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Beethoven’s Eroica: An Oxford Festival Orchestra Review

Originally dedicated to Napoleon Bonaparte, Beethoven’s Symphony No. 3 in E-flat major, in partnership with an orchestral arrangement of Schubert’s Ständchen, took on a different level of meaning in this concert dedicated to conductor Felix Kirkby’s mother.

I don’t quite understand the programming choice of Ständchen: sure, you couldn’t really get another piece more dissimilar to the Eroica; however, in the context of the concert, this wasn’t particularly convincing. As someone who particularly enjoys the song in its original form, as voice and piano as part of the song cycle Schwanengesang, I found the orchestration unengaging and lacking interest. For a strophic song, the text is of central importance: it keeps the work moving and gives it meaning. Because of this, when the meaning is lost, the music loses something too. The arrangement wasn’t helped by the almost painfully slow tempo that Kirkby initiated which resulted in the work feeling like it was wading through mud.

Despite the tempo, Ständchen was performed well with a nice sense of shape, contrast, and warmth. The players imitated the piano accompaniment well and conveyed the beauty of Schubert’s melody impressively, although there were a couple of moments where intonation went slightly awry. In terms of vibrato, although it is particularly brave to perform it as such, I like Schubert played with little vibrato – too much just makes his music sound overly romantic and slushy. At moments, the vibrato was just a little too thick for my liking; however, the interplay between the instruments was handled nicely and Kirkby controlled the orchestra with poise and elegance.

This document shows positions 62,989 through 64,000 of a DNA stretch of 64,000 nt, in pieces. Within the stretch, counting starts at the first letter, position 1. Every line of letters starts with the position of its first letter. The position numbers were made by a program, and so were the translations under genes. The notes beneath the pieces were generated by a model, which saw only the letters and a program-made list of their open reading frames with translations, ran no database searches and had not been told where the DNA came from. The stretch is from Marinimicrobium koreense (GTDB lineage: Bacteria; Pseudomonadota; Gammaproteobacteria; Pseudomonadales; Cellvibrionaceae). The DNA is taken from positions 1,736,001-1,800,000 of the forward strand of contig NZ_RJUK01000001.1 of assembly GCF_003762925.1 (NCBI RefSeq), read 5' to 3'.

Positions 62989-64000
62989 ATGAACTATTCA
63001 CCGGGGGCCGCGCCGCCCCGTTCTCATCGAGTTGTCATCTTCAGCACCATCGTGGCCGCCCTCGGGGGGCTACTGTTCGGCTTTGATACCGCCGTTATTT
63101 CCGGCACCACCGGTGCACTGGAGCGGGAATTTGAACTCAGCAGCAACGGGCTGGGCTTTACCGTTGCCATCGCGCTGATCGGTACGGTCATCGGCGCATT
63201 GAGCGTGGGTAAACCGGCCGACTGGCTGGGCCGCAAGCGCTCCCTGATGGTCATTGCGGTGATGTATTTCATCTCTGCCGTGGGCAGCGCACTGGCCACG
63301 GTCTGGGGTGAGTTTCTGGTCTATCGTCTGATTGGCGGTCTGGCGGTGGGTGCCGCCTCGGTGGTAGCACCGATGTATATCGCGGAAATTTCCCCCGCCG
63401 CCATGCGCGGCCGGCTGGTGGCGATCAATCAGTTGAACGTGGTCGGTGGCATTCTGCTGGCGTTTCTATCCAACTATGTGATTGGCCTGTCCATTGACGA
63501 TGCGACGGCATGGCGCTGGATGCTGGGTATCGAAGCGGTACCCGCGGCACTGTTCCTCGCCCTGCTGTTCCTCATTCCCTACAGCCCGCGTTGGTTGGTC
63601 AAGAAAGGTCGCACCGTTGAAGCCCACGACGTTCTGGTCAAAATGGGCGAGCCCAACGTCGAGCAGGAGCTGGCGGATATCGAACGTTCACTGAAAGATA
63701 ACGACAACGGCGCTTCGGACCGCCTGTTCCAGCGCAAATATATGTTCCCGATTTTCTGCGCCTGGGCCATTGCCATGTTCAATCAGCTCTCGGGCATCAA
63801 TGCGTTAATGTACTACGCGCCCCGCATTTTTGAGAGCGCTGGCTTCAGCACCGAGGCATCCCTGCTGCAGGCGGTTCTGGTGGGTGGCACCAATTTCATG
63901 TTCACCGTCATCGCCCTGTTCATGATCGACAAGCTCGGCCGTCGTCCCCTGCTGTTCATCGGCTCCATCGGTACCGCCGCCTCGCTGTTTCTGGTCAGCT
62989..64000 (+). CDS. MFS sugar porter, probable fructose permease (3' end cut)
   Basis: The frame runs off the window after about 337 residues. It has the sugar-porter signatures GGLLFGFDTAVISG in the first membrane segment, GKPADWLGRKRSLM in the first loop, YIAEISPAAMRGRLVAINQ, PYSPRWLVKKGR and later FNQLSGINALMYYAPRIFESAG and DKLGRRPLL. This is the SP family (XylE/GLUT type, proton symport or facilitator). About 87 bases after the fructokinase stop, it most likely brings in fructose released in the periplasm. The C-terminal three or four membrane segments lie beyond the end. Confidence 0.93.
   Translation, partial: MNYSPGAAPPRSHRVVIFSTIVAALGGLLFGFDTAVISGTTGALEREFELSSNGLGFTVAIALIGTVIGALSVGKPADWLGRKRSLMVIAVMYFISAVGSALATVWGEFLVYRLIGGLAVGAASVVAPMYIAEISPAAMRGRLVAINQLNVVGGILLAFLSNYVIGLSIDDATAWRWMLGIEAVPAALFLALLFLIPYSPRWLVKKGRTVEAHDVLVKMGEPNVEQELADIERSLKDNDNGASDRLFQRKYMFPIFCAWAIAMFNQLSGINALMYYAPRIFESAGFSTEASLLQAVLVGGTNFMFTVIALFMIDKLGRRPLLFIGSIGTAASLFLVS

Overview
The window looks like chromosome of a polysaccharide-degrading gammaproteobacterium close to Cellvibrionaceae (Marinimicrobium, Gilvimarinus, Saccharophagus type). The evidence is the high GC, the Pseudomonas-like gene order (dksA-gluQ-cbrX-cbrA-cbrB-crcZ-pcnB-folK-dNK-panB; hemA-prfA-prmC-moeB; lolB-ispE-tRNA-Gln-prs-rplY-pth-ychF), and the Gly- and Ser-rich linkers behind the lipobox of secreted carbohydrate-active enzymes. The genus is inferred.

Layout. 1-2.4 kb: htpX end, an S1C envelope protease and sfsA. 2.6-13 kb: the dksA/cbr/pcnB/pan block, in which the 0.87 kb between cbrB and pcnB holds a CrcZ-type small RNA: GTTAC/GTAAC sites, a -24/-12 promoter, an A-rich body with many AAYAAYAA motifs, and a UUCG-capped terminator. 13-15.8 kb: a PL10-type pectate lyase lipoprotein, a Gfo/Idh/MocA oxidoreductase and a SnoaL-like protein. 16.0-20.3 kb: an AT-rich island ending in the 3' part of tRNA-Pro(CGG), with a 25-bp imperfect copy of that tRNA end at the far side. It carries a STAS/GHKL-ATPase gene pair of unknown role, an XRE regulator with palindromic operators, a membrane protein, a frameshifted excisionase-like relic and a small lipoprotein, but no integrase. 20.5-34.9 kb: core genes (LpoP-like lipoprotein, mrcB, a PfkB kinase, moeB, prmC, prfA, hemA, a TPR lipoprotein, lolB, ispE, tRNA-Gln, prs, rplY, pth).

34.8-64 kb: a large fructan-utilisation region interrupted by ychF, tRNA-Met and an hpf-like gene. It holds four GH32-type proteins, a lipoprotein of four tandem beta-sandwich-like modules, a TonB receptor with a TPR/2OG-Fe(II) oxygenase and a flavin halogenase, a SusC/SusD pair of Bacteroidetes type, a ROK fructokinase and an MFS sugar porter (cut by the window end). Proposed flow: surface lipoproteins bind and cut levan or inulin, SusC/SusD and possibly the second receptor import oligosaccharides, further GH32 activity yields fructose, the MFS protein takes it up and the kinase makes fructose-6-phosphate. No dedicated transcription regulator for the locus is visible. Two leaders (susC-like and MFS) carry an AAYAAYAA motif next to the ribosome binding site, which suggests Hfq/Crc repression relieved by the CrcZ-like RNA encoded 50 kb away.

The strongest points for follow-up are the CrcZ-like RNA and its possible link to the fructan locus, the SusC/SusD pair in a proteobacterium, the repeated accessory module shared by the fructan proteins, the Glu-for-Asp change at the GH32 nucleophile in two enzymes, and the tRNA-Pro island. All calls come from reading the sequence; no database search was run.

Beethoven’s Eroica is a mighty composition, and to perform the work exceptionally is a particularly difficult feat. Although Oxford Festival Orchestra’s performance was generally excellent and certainly had some very nice moments and exceptional playing, in particular by the horns and the flute soloist, I felt that something was lacking throughout the work as whole.

It was pleasing to see the cellos positioned within the period style seating, next to the first violins, and this certainly helped with the blending of the sound of the orchestra. I would have liked a little more lower strings in the majority of the symphony as they often felt underpowered. Generally speaking, the strings as a body were crisp, clean, and tight, but I thought that they were a little underwhelming and lacked weight, especially in comparison to the brass and woodwind. Despite this, they produced a very nice sound through the extreme range of dynamics that Beethoven requires for his score; and in partnership across the orchestra, there were moments of sheer heroicism and power that were the pure epitome of Beethoven’s music.

I felt pauses in between movements (except for the gap between the third and fourth) to be a little excessive. The tempos of the different movements I found a little on the slower side and desired a little more drive; however, within individual movements the fluctuations and pauses in tempos were handled with precision.